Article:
A Life of Film + [2011]

The Future (2011)

Quirky, hipster dramedies have no place on Cerebral Coitus. Allow me to argue why The Future might well be an exception.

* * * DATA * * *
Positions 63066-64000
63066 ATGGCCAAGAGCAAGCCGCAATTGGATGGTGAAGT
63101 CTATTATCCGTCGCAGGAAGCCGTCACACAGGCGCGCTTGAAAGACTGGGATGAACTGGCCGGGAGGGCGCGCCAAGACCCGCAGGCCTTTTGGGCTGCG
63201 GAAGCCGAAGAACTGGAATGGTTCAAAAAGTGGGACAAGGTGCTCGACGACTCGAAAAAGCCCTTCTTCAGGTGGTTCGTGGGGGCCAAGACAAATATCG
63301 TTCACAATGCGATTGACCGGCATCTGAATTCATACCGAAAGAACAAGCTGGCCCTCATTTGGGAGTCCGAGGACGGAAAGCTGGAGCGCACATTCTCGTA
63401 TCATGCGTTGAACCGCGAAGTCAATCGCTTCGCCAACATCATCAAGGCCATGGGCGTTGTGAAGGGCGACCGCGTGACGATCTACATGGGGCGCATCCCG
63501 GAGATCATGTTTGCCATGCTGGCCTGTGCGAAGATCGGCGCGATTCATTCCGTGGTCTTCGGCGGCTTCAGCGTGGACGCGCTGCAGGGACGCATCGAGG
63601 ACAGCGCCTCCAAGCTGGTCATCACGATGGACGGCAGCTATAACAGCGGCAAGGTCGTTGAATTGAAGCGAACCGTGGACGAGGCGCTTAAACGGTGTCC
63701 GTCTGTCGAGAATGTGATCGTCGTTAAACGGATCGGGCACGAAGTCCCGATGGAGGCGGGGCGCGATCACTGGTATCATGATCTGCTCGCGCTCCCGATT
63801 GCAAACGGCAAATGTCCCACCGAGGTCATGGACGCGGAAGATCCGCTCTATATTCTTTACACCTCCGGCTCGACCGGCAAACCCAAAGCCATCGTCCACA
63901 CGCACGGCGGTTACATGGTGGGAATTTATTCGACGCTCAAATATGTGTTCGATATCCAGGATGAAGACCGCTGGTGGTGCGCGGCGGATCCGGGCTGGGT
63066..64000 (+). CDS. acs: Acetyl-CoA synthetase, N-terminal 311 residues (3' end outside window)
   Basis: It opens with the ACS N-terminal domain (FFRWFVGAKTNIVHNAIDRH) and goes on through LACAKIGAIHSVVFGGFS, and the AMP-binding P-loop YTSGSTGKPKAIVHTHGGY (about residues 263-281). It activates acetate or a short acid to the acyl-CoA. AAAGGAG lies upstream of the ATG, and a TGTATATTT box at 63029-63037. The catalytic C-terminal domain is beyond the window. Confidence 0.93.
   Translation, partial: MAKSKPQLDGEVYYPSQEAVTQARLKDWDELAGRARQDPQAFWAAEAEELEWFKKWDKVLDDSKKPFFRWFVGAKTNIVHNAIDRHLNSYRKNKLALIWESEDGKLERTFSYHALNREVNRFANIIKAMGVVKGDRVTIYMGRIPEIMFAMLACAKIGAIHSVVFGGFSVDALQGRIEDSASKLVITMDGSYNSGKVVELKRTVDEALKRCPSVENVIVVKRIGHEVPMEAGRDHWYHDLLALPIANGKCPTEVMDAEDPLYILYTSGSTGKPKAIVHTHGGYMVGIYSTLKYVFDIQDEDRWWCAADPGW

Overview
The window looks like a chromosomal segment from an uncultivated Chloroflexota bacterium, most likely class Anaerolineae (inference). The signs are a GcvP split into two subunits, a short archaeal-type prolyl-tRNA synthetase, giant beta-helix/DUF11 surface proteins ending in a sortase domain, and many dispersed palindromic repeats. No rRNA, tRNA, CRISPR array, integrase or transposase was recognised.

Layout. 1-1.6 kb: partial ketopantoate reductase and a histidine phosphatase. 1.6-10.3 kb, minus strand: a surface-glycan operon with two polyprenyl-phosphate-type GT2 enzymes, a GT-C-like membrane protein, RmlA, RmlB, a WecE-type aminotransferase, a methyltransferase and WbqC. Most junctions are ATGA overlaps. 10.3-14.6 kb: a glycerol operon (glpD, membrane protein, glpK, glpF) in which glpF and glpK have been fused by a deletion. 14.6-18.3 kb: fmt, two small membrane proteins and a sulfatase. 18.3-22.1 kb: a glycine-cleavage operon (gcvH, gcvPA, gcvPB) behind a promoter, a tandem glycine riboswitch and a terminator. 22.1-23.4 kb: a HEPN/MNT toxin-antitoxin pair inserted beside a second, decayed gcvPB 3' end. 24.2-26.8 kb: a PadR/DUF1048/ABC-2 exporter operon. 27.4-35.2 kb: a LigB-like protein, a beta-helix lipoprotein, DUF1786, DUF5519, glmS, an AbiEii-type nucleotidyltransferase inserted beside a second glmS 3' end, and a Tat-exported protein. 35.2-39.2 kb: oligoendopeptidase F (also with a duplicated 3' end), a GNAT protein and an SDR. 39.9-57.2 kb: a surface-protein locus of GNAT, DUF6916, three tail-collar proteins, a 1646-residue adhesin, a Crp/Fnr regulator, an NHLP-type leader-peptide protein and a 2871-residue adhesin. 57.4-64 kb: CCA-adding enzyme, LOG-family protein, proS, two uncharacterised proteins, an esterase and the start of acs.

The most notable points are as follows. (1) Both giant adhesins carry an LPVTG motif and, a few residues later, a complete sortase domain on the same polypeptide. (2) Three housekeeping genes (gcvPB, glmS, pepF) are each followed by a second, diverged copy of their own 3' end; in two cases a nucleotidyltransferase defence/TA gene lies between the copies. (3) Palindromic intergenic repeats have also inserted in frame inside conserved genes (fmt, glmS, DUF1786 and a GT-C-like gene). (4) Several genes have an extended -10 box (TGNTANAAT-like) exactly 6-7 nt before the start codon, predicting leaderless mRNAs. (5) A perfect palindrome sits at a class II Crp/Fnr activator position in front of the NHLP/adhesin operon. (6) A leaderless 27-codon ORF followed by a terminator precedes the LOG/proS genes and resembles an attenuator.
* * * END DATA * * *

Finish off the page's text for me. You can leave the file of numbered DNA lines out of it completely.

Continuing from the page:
If mindfuckiness could be expressed on a scale of 1 - 10, 1 being not mindfucky at all and 10 being really mindfucky, then The Future, at the very most, would score a 2.75. I'd say it averages on a 1.874 though. Oh goodness, I'm not doing a very good job of arguing my point here. But that is kind of OK, because neither does The Future. All levity aside, this is one of those movies that are so vague and broad that you could more or less read anything you wanted into it. While there are some strong themes there, even those can be interpreted in any number of ways. On the surface, the movie says a lot about the fickle way in which we perceive time. No, no. Don't start getting excited. It's simply a point about perspective, and not some hardout sci-fi nonsense, although there is a little bit of that in the mix also.There are a lot of films out there about people having midlife crises, but none that I've seen that present them in such an agreeable and relatable fashion. This is really a huge compliment, because the two lead characters are decidedly unlikeable. Boundlessly self-absorbed and very childlike, I couldn't help but feel an urge to beat their faces in until all that sickly naiveté bled out of them. It is quite surprising, and a real accomplishment for the movie's story telling, that even regardless of my feelings about the leads I enjoyed it as much as I did. Writing about a film like this is not something I relish because before I finish each paragraph there's 5 more things that pop into my head that I could write about. Technology, change / periods of transition, passion versus comfort in a relationship, self-image and self-perception, passage of time, and how we choose what occupies our own respective headspaces are all things that the movie strongly addresses amongst a host of other stuff, by using two characters who would not be all that out of place in Napoleon Dynamite. It's certainly a strange recipe that for the most part actually works. The problem with using such broadstrokes is that nothing really stands out - it talks a bit about how different perspectives on the same issue will result in different outcomes, and that was about 3 lines of dialogue, and then the film moved on. It really stuck out to me personally, because it resonated with something completely unrelated that I was thinking about at the time. It's such an unrestricted amalgamation of themes, a conglomerate of everyday thoughts and feelings. Unfocused, and filled with both the minute detail and the pretentiously grandiose. Show this film to 100 people, and you'll have 100 very different takes on it. This is both fittingly ironic and a little annoying because this movie isn't about how it makes you feel, and what it makes you think, it's completely the other way around; whatever is in your head at the time you watch it is what the movie will end up being about. Take that as you will.